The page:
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Daily Star Article:

Religion column: What is Zen? Many things

By Zen Master Wu Kwang
In the early years of my practice of Zen, my father would periodically ask me whether Zen was a religion or a way of life.


Seen from different vantage points, one could say that Zen is both religion and not religion, neither religion and neither not religion and perhaps religion before religion.


Such is the paradoxical and hard to define nature of the Zen tradition. I was always slightly perplexed by my father’s question because the exact distinction between religion and a way of life seemed vague. After all, for religion to be alive, it must be practiced as a way of life, rather than something one does only on Sunday or Saturday or on particular holidays.


The word religion derives from the Latin, religare, to bind back. In theistic traditions, this is related to the bond between God and man/woman.


However, Buddhism, in which Zen is embedded, is a nontheistic tradition. Therefore the practice of binding back has a somewhat different connotation.


Zen is primarily focused on the question of mind: What is the exact nature of the mind through which we experience ourselves and the world around us? How do we make a world of our own creation through thinking, conceptualization and holding various opinions and through generating views of self and other, subject and object and inside and outside? What is my original self before I give rise to any of these dualistic distinctions?


Therefore in Zen, to bind back is to redirect awareness from our small contracted egocentric view toward the openness of our original self before thinking. This implies clarity and lucidity rather than an empty blank state of mind.


Most spiritual traditions have practices involving vows or intentions and acts of repentance. Zen practice is also rooted in these attitudes and acts. In Zen practice we begin by making a firm decision to attain enlightenment or realize our true self and help others.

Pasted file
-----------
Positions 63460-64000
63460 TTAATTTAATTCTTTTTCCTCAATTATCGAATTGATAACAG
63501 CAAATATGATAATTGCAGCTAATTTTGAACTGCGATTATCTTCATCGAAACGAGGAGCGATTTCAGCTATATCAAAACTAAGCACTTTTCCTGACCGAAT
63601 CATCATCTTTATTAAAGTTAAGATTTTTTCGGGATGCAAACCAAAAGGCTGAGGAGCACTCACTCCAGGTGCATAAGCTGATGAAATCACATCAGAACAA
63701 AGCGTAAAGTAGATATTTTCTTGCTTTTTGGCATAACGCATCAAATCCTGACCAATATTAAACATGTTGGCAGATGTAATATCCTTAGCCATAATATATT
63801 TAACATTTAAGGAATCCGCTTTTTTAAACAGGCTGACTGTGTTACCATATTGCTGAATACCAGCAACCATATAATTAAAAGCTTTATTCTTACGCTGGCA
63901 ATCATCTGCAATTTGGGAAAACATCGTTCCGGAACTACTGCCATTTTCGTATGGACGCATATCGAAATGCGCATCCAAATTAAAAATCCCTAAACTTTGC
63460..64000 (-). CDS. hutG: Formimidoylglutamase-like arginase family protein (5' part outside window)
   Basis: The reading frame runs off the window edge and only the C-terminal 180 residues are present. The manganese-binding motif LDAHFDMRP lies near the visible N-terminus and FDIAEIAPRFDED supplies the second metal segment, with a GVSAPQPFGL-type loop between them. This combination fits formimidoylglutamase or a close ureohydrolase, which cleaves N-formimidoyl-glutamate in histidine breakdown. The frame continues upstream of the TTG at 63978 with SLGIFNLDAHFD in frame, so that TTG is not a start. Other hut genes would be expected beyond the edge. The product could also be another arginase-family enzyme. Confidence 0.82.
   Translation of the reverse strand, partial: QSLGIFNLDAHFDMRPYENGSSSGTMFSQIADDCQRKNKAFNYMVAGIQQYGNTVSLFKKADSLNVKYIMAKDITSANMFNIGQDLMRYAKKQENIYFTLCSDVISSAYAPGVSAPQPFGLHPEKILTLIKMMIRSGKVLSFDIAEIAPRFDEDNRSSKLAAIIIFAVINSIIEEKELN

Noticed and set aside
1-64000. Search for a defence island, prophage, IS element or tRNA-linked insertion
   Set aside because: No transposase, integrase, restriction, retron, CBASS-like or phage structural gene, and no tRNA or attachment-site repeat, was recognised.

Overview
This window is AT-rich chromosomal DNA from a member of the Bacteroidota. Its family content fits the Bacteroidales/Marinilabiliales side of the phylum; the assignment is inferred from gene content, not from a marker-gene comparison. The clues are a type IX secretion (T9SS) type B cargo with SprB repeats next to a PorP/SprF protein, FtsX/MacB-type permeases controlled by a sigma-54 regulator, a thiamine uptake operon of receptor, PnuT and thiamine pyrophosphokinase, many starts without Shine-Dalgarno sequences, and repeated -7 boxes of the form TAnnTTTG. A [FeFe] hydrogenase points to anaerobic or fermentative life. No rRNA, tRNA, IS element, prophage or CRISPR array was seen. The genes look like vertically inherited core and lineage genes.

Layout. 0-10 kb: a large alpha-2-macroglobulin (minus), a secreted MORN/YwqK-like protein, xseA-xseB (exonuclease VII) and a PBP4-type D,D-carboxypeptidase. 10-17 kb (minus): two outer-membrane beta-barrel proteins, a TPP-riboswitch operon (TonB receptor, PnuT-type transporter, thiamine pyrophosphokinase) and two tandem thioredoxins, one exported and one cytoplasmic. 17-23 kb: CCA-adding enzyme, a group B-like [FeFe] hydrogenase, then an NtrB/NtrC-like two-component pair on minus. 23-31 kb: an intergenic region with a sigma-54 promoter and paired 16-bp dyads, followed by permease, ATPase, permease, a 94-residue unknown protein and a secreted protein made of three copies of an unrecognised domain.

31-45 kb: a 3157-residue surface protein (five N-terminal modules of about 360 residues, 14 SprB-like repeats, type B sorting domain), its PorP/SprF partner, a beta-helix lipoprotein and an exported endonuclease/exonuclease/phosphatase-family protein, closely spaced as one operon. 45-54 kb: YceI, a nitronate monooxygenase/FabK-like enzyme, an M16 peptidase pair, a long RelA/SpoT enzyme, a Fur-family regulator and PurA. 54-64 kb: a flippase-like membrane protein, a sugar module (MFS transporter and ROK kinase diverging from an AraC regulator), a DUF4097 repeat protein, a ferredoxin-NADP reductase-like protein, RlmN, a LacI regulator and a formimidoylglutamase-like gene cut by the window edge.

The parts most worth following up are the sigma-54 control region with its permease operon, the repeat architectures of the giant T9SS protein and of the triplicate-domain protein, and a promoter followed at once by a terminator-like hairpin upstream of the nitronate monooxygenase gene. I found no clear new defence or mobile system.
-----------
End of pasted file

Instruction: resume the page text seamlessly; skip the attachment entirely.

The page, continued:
These are, in reality, not two separate acts. To perceive our true self is to realize our interconnectedness with all that exists, and therefore helping others is to realize our self. It is from this perception that the essential qualities of compassion and wisdom spring forth. To actualize compassion and wisdom in our moment-to-moment existence in the world is the expression of Zen mind.


Because we so often lose awareness of essential self and become caught in self-centered egocentric action, we feel a sense of estrangement. To recognize this is to have a feeling of repentance — an urge to return to openness and the perception of interconnectedness.


Zen meditation is involved with cultivating the practice of present centeredness and looking into the question of self by asking, "What am I?" Initially, one does this by setting aside some time every day to sit quietly and attempt to remain present with a sense of inquiry into the nature of self. Zen meditation, however, is not limited to a formal exercise done in a sitting position.


One is encouraged to cultivate the attitude of present centeredness and self-inquiry in all of one’s daily activities. Ultimately, there is driving your car Zen, eating Zen, working Zen, etc.


Because of Zen’s focus on present centeredness and self-inquiry, we often find people of different religions practicing Zen without relinquishing their connection with their own faith. I have known Catholic priests and monks, Protestant ministers and observant Jews who are also involved with Zen practice.


Much of the essence of Zen teaching is conveyed through stories and parables that emphasize the down-to-earth and everyday quality of the Zen tradition, and leave one with the sense of a question.


A monk approached Zen Master Jo Ju and said, "Master, I have just entered your monastery, please give me your teaching." Zen Master Jo Ju asked the monk, "Did you have breakfast?" "Yes I did," answered the monk." "Then wash your bowl," retorted Jo Ju. At this, the monk attained enlightenment. What was it that the monk attained?


Zen Master Wu Kwang, also known as Richard Shrobe, is the guiding teacher of the Three Treasures Zen Center of Oneonta.

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